Highway to Hell
In March, Bill Ackman made a stunning comment on CNBC, when he said “hell is coming”. However, a few days after that, we learnt that Pershing Square had finally gone all-in on US recovery. Even if the degree of dishonesty was stratospheric, Ackman could be finally right about what is coming from an economic perspective.
To be clear, the US economy may enter a depression soon. And there are many reasons for that.
Market for Lemmings
The first reason is the fact that financial risks have risen to a record level. Do not get confused by the stock market rebound: the Nasdaq mania is not the anticipation of a strong recovery. It is the preliminary sign of a coming financial disaster that is likely to destroy household’s confidence for good.
The inevitable crash that will occur sooner or later could be one of the worsts crises since the 1929 crash, and perhaps since the burst of the South Sea Company bubble. What people fail to understand, is that the big tech mania is likely to lead to a massive funnel effect.
First, the level of concentration is at a record level as everyone is rushing to buy the same technology shares or large cap ETFs (see To Be Passive is to Let Others Decide for You). Second, short volatility bets are a big threat, as many investors (especially structured funds) believe that selling puts has become risk-free thanks to the “Fed put” (see Stranger Things). Last but not least, more and more traders are now buying short-term out of the money call options, forcing market makers to hedge their books buying index futures or stocks.
Needless to explain why this “concentration + short downside volatility + gamma squeeze” cocktail is highly explosive. When it reverses, or at least when the tech bull run stops, then you may expect a record volume to the downside. Everyone will become a seller of the same securities: retail traders, ETFs, options sellers, market makers, and every trend follower on Earth.
In other words, most investors or traders might be trapped in a room on fire with one small exit door.
The economic impact of such a crash might be devastating as the American financial system is already under perfusion.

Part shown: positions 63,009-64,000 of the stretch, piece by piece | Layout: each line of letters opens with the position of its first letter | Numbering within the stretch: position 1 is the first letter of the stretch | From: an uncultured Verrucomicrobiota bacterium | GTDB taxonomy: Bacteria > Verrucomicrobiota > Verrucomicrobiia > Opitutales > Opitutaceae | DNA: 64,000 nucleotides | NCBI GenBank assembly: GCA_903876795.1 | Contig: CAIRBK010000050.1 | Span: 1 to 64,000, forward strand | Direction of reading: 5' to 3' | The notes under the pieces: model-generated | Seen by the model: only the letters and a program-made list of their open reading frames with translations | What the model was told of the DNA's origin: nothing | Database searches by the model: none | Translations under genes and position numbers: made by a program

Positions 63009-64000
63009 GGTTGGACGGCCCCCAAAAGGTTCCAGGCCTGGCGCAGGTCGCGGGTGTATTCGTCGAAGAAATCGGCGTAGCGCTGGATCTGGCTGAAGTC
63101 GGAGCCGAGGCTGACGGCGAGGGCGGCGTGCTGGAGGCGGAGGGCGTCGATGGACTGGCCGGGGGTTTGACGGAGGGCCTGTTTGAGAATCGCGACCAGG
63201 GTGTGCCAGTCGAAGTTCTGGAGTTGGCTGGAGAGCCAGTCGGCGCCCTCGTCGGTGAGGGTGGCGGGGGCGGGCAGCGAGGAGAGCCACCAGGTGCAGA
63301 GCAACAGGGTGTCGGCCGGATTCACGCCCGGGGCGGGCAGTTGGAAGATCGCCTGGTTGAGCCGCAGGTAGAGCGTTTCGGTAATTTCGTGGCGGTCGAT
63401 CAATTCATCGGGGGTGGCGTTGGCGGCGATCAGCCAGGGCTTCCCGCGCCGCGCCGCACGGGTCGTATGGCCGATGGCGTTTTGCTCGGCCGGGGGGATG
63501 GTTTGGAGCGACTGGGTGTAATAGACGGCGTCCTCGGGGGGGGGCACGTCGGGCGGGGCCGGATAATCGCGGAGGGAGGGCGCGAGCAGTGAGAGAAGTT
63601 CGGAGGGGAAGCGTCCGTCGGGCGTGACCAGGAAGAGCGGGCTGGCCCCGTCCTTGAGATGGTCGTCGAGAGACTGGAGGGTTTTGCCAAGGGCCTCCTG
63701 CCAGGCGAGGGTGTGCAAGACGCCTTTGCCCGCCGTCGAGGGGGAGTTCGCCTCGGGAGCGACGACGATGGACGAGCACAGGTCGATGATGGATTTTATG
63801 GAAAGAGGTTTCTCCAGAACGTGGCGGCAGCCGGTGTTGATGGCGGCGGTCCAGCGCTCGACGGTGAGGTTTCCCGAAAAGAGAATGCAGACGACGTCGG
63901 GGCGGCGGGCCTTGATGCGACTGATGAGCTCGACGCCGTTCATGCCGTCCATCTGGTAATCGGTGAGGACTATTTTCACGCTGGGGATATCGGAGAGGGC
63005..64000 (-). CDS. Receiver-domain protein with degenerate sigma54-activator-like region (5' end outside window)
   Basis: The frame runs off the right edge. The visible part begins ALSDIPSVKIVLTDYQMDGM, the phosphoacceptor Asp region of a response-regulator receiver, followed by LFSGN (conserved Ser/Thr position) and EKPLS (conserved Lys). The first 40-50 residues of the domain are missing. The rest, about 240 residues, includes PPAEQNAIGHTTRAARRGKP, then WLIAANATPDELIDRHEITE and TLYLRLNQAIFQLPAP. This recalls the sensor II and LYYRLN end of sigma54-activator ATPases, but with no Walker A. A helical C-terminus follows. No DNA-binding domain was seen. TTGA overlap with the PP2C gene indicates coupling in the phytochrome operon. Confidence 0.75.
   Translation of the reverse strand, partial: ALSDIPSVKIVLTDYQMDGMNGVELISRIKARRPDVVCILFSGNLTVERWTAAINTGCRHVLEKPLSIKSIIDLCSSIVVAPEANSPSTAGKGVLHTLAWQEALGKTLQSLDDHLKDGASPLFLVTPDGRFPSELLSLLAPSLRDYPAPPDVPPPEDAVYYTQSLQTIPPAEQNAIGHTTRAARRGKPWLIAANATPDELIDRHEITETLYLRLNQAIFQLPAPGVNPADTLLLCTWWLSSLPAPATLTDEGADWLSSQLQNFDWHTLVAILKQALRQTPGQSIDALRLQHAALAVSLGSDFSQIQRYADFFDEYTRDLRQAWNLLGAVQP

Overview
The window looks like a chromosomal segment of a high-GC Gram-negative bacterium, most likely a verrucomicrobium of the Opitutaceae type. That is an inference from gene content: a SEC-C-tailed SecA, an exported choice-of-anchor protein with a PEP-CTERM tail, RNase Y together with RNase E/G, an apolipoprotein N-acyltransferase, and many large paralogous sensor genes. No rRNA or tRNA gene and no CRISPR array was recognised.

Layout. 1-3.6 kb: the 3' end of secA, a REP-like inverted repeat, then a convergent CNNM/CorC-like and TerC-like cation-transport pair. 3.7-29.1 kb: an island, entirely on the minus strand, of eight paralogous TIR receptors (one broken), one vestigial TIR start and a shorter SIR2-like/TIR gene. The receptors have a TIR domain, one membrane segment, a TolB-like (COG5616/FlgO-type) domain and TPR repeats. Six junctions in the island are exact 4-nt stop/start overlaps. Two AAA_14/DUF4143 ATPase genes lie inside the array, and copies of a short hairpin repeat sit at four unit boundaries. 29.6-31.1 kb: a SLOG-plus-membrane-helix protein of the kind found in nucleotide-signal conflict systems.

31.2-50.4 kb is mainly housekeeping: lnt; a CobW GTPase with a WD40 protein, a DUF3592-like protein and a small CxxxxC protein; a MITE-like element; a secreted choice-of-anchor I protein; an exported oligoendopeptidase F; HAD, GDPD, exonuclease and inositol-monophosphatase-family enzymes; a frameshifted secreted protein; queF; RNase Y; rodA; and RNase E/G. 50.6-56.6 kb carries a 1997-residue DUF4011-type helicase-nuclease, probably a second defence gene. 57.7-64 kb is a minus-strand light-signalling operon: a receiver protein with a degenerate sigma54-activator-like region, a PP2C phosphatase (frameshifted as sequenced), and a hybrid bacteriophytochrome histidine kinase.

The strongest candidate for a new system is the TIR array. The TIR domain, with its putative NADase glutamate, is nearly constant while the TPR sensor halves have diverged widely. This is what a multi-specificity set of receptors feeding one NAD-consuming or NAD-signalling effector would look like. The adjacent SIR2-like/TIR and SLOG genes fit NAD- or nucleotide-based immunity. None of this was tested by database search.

“But the Fed Has Our Backs, Right?”
In my opinion, if it happens, then the Federal Reserve is likely to fail too, as the Banque de France did during the 18th century. Zero interest rates and infinite QE have already been implemented. What could be heavier than that? Equity QE? At this point of the bubble, the US central bank may have already lost control, which means that a financial collapse might be unstoppable.
Besides, beyond the terrible impact of Covid-19 pandemic and months of lockdowns, it is important to understand that Western economies are structurally ending an economic super cycle (i.e. a Kondratiev wave), as evidence by slowing GDP growth rates for the past three decades. First, because of ageing population that has led to deflationary pressures and lower revenue growth. Second, because the Chinese boom is over.
The Trade War Boomerang Effect
The importance of China on US economy has always been underestimated. Hu Jintao stimulus plan in 2009 had been one of the main drivers of the world post-Lehman recovery. However, he was severely criticized by his successor Xi Jinping who claimed that such measures were responsible for China’s financial imbalances.
Today, Chinese authorities say that they have opened a new era, evolving toward a lower but “more sustainable” growth model. Moreover, China is also willing to become more independent from an economic and financial perspective. Therefore, you should not bet on a massive stimulus plan from the PRC that would save the US economy. Especially after years of so-called “trade war” and aggressive remarks by the Trump administration.
So far so good?
To summarize, the Fed already went all-in, huge amounts of debt have been added, defaults and bankruptcies are rising, China is no longer willing to support the ”best economy ever”, and the political picture of America is a giant mess. Thus, all that remains is a virtual wealth effect driven by a market that has become an old-school casino.
Please bear in mind that economic systems and capital markets are complex systems. They are driven by nonlinear dynamics and self-organized criticality. Everything looks fine, until it is not. Beyond a certain point, that we may not be able to measure precisely, the fragile order of those systems is likely to be suddenly broken. Risks do not matter, until they do significantly. There will be no additional warning, as well as no turning back. This is how nature works.
Who remembers this French movie scene? “It’s about a society on its way down. And as it falls, it keeps telling itself: ‘So far so good… So far so good… So far so good.’ It’s not how you fall that matters. It’s how you land.”